Same. Since the weight of cloth varies, every patch is cut slightly different when you're not buying a bulk bag of the same ones. I used to cut up old t-shirts etc. for patches, then I wearied of fiddling around with them and found a great deal on a huge bag of pre-cut ones. Now I'm set for quite some time, and I use the old socks and T-shirts as oil rags when I change the oil in the vehicles.

    Stay safe.
    troy fairweather likes this.
  7. fguffey

    fguffey Member

    Aug 28, 2008
    I do not use square, round or triangle; that does not mean I do not make my own, no one would recognize my patches as patches. I started using the wife's pattern/cutting board and her cutting wheel. Little did I know the cutting wheel would cut the pattern board, anyhow she got involved.

    It was about the time cheap labor came available overseas, a company that designed and made uniforms for major contracts decided they could save money and compete so they closed with a warehouse full of material; It would seem there was no use for left over material so they duped the material in dumpsters. With all of this new found material I changed my method/technique for cleaning barrels, my wife was happy because I did not need her green pattern board. I did as her what is going to happen when I run out of new found material; she suggested I wash the new found material or learn to sew.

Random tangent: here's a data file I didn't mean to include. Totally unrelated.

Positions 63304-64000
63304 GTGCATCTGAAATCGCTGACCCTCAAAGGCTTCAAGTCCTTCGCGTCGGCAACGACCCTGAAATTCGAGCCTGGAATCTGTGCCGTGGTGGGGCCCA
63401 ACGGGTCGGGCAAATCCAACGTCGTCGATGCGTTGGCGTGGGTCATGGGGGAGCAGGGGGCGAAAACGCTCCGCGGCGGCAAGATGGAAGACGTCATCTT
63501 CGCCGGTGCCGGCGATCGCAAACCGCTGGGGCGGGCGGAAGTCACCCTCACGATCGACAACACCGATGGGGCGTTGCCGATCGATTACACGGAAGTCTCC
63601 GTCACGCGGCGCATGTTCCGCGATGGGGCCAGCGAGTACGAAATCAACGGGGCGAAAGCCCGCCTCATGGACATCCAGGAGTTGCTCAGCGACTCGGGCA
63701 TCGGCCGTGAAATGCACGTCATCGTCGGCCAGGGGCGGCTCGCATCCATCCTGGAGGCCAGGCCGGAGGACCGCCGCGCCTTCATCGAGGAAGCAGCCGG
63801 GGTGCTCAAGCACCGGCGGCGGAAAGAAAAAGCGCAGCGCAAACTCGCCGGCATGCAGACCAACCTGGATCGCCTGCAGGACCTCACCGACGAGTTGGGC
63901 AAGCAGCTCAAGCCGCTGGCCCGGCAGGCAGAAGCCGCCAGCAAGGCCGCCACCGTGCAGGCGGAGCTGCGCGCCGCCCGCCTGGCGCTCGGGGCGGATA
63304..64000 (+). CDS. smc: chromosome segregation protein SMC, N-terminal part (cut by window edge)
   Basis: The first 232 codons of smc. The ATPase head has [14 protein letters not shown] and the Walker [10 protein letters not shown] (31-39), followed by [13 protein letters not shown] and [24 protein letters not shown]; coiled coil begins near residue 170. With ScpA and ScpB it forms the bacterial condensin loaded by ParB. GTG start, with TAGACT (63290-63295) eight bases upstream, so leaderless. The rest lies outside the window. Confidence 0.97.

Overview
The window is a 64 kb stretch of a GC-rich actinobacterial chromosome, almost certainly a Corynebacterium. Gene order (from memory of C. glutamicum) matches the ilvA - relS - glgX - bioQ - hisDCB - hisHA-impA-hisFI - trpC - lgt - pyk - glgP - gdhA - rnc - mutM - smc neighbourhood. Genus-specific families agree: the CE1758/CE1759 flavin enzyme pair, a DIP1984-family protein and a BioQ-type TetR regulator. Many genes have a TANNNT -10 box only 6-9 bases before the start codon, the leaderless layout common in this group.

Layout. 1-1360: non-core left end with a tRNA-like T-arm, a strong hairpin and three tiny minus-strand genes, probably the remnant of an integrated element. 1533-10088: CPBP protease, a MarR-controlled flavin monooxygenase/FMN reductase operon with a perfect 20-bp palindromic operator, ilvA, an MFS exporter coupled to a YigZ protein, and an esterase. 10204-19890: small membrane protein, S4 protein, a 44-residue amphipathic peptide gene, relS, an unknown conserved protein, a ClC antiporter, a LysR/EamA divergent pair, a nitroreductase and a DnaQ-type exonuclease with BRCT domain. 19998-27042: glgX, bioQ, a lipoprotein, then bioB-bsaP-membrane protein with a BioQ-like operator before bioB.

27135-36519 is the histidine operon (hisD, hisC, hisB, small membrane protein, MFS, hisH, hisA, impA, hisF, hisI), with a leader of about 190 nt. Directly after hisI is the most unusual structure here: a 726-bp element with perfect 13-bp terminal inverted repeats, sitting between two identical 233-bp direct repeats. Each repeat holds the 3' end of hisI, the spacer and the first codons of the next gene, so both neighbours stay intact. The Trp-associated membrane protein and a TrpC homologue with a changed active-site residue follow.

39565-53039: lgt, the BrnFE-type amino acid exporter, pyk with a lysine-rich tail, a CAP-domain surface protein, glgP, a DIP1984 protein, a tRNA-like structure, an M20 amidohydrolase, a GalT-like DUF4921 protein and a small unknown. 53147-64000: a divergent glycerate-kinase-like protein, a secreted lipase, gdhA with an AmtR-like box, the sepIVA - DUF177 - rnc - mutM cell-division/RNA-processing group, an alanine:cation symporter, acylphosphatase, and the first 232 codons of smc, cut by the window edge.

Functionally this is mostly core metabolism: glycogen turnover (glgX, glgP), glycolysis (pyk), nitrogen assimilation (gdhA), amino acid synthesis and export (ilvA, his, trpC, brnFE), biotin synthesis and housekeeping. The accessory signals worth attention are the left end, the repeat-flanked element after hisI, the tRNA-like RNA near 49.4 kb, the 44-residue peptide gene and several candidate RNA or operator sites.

F. Guffey
    Last edited: Sep 25, 2019
  8. George P

    George P Member

    Jan 10, 2018
    I prefer cotton flannel material. I also prefer the ones from ProShot as their quality is consistent. I use 3" square for 12 and 20 with a brass jag - really gets the bore clean after spraying with a solvent. 3/4" for .22 and 2-1/4" for 38/9mm
  9. Fyrstyk

    Fyrstyk Member

    May 31, 2019
    Central CT